8 FALL, A portion of City of Rocks. ISHS C. scheduled for October 17, To whip up enthusiasm, Brown announced that his paper and the Oakley Chamber of Commerce would contribute money for two $25 awards for the best essays "dealing with the proposed City of Rocks National Monument" and "the proposed South Side Extension Homesteads." 14 One might ask what homesteads had to do with the establishment of a national monument at City of Rocks or the erection of a marker for the fabled "Alma Massacre." The answer was everything, as Brown's articles and editorials indicated. In a report of September 29, the editor described the South Side irrigation project: The building of hold-over storage space to impound the millions of acre feet of water which in damp years go to waste over Milner dam-the building of this hold-over storage space would make possible the development of the proposed SOUTH SlOE EXTENSION HOMESTEADS. If water were provided, this tract of 150,000 acres, situated in Cassia and Twin Falls counties, would offer the finest homesteads in America. The SOUTH SIDE EXTENSION would combine with the Twin Falls and Minidoka projects to form the greatest body of irrigated land on earth. Brown further explained that the proposed development met all the "conditions of an irrigator's dream." The slope of the land was steep enough to ensure good drainage but "not enough to cause the water to waste. " The soil, twenty feet deep, would not sour and would require "just a fraction of the quantity used on most of the irrigated tracts of Idaho." And the project was close to "the finest recreational areas of Idaho. " In the midst of his campaign to sell the merits of the South Side Extension, Brown was forced to ''Oakley Huald, Setember I, 8, 22, 29, October 6, "Ibid. "Bingham County History (Blackfoot, Idaho: Bingham County Centennial Book Committee, 199), 467; Beal, Southeastern Idaho, 422. blast the Burley Chamber of Commerce. That body was to choose two representatives to the National Reclamation Association at Reno, Nevada, October there to promote a North Side extension project to be irrigated by water from storage dams on Snake River. This perfidy on the part of the Burley people Brown denounced ''after several trips to the dictionary." He insisted that 90 percent of the residents of Cassia County favored the South Side project and not one north of the Snake River, where the "stingy" land was not fit for farming at all." Such defensive arguments and polemics for the South Side homestead lands were nearly always accompanied by articles concerned with the City of Rocks and the "Fight for [the] National Monument." The two supported each other and soon a third, although lesser, project became a part of the promotional fervor to make the town of Oakley the "Queen City of the West. " But the raising of a monument to commemorate the "Alma Massacre" was the inspiration of another local newspaper editor, Byrd Trego of the Daily Bulletin, at Blackfoot, Idaho. Trego, as publisher of the Bulletin, soon established a reputation for his interest in the pioneer history of southeastern Idaho. His newspaper articles under the title "Fifty Years of Local History" were soon being quoted by other more professional historians. '6 Trego joined the crusade to make the City of Rocks a national monument by agreeing to serve on the Advisory Council. In mid-september of 1938, he visited Oakley as a guest of the Chamber of Commerce, explored the City of Rocks, and spoke at a public meeting in the Oakley High School. He urged the citizens of the town to publicize the City of Rocks as a drawing card for tourist trade to the area. Charles Brown ended his report of the speech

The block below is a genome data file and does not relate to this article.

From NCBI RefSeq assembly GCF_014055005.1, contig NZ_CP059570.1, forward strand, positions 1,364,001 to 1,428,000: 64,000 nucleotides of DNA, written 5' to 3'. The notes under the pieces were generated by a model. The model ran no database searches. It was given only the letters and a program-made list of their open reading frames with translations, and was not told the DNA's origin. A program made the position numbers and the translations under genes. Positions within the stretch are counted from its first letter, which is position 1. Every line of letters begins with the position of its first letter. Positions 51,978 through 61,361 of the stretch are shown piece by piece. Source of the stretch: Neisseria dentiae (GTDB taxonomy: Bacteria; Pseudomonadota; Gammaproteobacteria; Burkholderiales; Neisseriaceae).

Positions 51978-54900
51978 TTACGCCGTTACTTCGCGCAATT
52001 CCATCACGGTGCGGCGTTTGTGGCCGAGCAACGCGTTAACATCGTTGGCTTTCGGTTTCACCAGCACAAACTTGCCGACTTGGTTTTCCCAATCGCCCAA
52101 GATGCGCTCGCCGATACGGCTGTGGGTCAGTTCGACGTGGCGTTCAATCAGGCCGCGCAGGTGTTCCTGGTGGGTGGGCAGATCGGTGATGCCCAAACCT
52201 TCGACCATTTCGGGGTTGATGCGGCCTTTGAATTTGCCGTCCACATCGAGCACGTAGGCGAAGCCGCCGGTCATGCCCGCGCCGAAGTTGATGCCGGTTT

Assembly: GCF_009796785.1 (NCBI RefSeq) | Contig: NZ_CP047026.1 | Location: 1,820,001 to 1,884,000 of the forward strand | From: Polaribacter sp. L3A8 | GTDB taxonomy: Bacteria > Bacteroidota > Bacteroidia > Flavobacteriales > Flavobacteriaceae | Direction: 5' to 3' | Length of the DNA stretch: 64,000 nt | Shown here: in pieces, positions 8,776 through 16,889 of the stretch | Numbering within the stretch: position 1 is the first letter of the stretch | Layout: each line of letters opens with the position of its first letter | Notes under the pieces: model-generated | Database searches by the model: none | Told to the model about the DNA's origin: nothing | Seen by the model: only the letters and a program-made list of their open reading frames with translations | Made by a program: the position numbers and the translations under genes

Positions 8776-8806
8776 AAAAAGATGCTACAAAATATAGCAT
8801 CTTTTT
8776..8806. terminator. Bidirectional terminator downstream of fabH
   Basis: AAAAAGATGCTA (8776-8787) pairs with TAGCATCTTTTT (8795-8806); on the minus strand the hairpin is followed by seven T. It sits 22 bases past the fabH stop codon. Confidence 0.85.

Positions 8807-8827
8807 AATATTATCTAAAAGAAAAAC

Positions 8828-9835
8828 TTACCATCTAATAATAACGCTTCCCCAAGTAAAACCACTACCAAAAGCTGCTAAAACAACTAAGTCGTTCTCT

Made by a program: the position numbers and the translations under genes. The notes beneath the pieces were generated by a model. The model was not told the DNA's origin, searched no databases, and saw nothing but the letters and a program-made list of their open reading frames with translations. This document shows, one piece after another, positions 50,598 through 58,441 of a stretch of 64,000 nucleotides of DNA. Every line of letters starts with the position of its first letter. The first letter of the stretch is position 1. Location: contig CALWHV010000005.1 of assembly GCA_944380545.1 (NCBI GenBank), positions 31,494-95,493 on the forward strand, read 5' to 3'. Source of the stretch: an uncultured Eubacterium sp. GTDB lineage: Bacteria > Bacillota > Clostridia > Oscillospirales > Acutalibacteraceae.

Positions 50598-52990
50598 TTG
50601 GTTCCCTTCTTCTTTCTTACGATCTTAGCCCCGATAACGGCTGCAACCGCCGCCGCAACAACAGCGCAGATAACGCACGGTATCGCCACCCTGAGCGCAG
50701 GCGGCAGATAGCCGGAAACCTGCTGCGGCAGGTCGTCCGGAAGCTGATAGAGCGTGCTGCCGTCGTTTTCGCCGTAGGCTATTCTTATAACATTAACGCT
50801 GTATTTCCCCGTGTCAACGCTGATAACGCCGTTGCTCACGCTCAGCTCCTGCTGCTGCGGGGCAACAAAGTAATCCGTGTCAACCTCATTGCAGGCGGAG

9 62 IDAHO YESTERDAYS by noting that Trego intended to write a series of newspaper articles "on non-political" subjects. '7 In his thank-you note to Brown for the favors shown during his visit to Oakley, Trego announced, "I want to get my story of City of Rocks and the battle at Alma Creek written in time to publish before October 17, so it will arouse greater interest in attending the event." He then described his visit at Twin Falls with W. E. Johnston, who had visited the site of the Alma Massacre in 1868 and had described in some detail the massacre that had taken place seven years earlier. Johnston's description followed very closely his original account given to Walgamott in that author's 1927 and 1936 versions of the story. The Blackfoot editor ended his letter by suggesting that Johnston be appointed to "stake the locations" of the rifle pits dug by the emigrants beneath their wagons during the last stages of the fight: "He is the only one who can do it." Finally, Trego urged that the Alma shrine be marked before October 17 so guides could ''be there to point out and explain the whole unhappy event. " 18 In the same issue of his paper in which Trego's letter appeared, Charles Brown explained that the Oakley Chamber of Commerce had made arrangements for Johnston to visit Alma Creek to set up appropriate markers. The editor added, W. E. Johnston was a young lad [then 14 years of age and 91 in 1938]living at North Ogden, Utah, at the time of the Battle of Almo Creek. He recalls seeing Native Americans (who had taken part in the battle) go by his home. He came to Almo a few years after the tragic occurrence, and still remembers details as to trenches. In a series of seven articles published in the Daily Bu/letin from October 1 to 11, Trego fulfilled his promise to Brown and described in imaginative detail the reputed "Almo Massacre." He devoted his first chapter to a description of the City of Rocks and the second to a brief overview of the "battle of Alma," which he compared to Custer's Last Stand and the Battle of the Alamo in Texas. In Chapter III, Trego followed the mythical emigrant party from the Missouri River to Alma Creek, although he admitted knowing little of the journey across the Plains because ''who they were, what the party was called or who were their leaders is all a blank so far as the writer can learn. " He spent a major part of that chapter explaining how the white emigrants committed numerous "outrages" against the Native American tribes through whose homelands they traveled by firing indiscriminately at various tribesmen. The tribal leaders of these Native American nations decided to join their forces in retaliation and to wipe out the entire party of 300 men, women and children.'9 Trego's creative authorship expanded the original story related by Walgamott with further details about the role played by W. E. (Eddy) Johnston. In Chapter V, the Blackfoot editor explained that Eddy had obtained much of his information about the Alma affair from his Bannock Indian friend, Winecus, who had participated in the massacre when only sixteen years of age. Winecus refused to give Eddy Johnston any detailed description of the Alma engagement until both men were middleaged. By that time disclosures had revealed how Colonel Patrick E. Connor's California Volunteers had, on January 29, 1863, slaughtered Shoshoni men, women, and children at Bear River near Preton, Idaho. Winecus thus felt free to express himself about Alma because, Trego explained, ''time had toned down the differences and the liabilities of anything being revived and done about it. " The editor also thought that Northwestern Shoshoni Chief Pocatello of notorious fame had "probably participated in the battle at Alma. " 20 Trego's final two chapters dealt with the details of the Alma Massacre. Again, he followed closely the Walgamott narrative but with some wild imaginative differences. According to Trego, "Tribesmen from the Cheyennes, the Utes, the Shoshones, the Bannocks, the Piutes, the Cayuses, and the Owyhees" were involved in attacking the emigrant party. Anyone with even a rudimentary knowledge of western Native American tribes would recognize this unlikely combination as nonsense. Added the Blackfoot editor: "It seemed to the emigrants that the whole country had suddenly turned into Indians and they were all yelling, riding, shooting and ducking." As one compares today the accounts written by Walgamott and Trego, their fictional stories display excellent writing skills on the part of both authors, although the latter writer allowed his inventive ability freer range in adding fantasy minutia. For example, Trego tells us the beleaguered travelers "Oakley Herald, September 22, "Ibid. Sepiember "Daily Bulletin (Blackrooi), Oc1ober I, 2, 4, "Ibid., Oc10ber 7, 1938.